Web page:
Off The Rails July 2005

Strikes: ideas to win, mistakes to avoid

Published on: Wed, 20/07/2005 - 21:45

Anti-social hours, poor safety, low pay, job cuts, victimisation, attacks on condtions ... Over and again, we have to fight, and when the talking fails, we have to strike.

Our strongest weapon is our power to withdraw our labour. The media often make out that ultra-militant union leaders force unwilling members to strike. But we know that often, the opposite is true. We have to put pressure on our leaders to organise action.

There have been several strikes in our industry over the last few years. All have been justified, but not all have gone well. Here, Off The Rails looks at how to

Updates & News

Published on: Wed, 20/07/2005 - 21:42
  • Steve Hedley: back at work
  • ASLEF wins on safety
  • The Tesco Tunnel
  • Network Rail goes private?

Back to Work

Steve Hedley is back working for Westinghouse having won his fight against victimisation (reported last October in Off The Rails).

Steve organised pickets of the work site, at the Channel Tunnel Rail Link. He also helped other workers get unionised and oppose draconian new contracts.

It was grass-roots action and solidarity that won Steve his job back. Along with his determination, even when his own union's head office was suggesting he look for another job!

Union Wins on Safety

A

Rail Union Learning project

Published on: Wed, 20/07/2005 - 21:40

The Rail Union Learning project brings together representatives from RMT, ASLEF, TSSA and AMICUS. Unlike other union positions, the Learner Rep represents members from all the unions involved.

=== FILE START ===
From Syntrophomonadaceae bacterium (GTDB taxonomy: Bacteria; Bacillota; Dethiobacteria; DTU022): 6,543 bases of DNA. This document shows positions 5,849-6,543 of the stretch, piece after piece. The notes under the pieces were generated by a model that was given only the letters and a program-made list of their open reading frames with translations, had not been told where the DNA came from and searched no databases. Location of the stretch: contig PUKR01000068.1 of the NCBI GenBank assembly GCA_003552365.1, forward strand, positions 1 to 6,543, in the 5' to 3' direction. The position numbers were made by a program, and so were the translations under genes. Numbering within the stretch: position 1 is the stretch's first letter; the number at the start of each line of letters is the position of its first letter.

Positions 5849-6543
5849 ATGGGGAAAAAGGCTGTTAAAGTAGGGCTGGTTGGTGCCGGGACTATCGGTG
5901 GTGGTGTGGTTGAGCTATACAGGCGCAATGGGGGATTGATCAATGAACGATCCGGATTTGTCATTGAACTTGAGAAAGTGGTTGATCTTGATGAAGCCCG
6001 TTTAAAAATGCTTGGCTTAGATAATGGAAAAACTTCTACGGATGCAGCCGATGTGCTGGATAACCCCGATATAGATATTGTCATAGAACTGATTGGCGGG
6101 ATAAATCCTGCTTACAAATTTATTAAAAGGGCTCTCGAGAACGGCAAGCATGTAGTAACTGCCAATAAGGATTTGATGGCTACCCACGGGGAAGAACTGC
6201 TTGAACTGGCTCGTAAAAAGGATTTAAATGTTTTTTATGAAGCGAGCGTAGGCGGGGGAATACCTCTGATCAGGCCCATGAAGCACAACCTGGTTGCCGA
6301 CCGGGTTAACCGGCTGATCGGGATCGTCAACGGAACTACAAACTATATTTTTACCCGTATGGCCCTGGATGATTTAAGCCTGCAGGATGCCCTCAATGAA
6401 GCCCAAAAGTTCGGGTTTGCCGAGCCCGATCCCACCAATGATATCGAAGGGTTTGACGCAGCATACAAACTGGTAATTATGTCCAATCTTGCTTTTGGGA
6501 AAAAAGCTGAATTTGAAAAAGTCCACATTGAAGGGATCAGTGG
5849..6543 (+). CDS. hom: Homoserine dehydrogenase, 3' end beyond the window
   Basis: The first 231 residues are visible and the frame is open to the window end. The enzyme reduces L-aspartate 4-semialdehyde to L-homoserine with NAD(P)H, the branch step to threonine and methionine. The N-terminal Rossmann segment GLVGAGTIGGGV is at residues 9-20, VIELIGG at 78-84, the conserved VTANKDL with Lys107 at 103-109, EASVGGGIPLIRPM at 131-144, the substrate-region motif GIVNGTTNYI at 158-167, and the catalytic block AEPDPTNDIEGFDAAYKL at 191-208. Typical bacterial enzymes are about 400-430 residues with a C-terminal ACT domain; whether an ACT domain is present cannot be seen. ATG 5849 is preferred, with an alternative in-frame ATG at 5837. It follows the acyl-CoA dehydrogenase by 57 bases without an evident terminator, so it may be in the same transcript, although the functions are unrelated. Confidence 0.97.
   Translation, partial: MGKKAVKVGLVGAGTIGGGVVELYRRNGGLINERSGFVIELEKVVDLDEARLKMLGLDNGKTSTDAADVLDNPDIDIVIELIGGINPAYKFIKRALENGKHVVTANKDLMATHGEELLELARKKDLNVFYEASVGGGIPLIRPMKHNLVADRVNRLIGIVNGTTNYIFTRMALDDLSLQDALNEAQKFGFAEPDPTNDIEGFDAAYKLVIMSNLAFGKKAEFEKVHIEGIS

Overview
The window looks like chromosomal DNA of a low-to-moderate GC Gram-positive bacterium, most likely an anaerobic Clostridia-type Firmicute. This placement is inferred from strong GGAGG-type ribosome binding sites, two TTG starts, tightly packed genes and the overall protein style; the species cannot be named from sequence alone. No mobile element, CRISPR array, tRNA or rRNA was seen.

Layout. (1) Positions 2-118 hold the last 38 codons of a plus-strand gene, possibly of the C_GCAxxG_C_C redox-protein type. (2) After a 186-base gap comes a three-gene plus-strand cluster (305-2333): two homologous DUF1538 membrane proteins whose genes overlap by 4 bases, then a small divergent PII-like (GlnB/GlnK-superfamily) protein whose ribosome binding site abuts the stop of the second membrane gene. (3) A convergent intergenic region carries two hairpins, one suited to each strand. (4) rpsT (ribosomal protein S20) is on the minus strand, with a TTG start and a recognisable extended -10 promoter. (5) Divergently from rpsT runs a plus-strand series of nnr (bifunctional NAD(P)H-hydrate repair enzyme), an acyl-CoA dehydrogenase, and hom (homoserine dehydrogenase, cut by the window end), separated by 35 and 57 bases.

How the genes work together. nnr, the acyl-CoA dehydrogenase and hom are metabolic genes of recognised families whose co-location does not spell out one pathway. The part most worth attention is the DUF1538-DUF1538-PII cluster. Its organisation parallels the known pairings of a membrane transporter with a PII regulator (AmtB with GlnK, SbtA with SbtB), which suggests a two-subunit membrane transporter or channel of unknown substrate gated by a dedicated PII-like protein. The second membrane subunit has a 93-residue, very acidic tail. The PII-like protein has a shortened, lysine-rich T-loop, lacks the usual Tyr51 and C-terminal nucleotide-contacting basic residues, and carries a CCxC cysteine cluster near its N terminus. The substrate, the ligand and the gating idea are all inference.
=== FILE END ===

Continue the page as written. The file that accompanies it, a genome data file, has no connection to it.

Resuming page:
The Learner Rep has been part of the trade union movement for a few years now, but we get very little publicity outside of our own and TUC publications.

The initiative is sneered upon by some - including some on the left - because it is a government program. It is supposed to foster 'partnerships' between management and unions to get our workforce back into the education system.

It is full of faults -

Central Trains injustice

Published on: Wed, 20/07/2005 - 21:39

Imagine the scenario: you are at work and a passenger assaults you after you have tried to stop them abusing another passenger. On leaving the station, the assailant verbally informs booking office staff that he has been assaulted, then disappears never to be seen or heard from again. Some hours later you finish your duty and get back to your station.

Guess what happens next? If you came up with "the guard gets the sack", then you must have a management as unconcerned with justice and due process as ours at Central Trains.

On appeal, the guard was reinstated to a lower grade away from his

Level crossings kill again

Published on: Wed, 20/07/2005 - 21:37

Following the seven deaths at Ufton Nervet, the last issue of OTR looked in depth at the issue of level crossing safety.
Sad to say, we have to report that on 30th June, a teenager was killed, and his five friends injured, when a train dragged their car 100m along the track at Rawcliffe Bridge, near Goole.
As at Ufton Nervet, the local community had raised concerns about the crossing's safety before the accident. The crossing at Rawcliffe Bridge was manually operated by motorists, protected only by metal gates and a small set of lights.
Whatever the industry's bleating about 'costs', crossings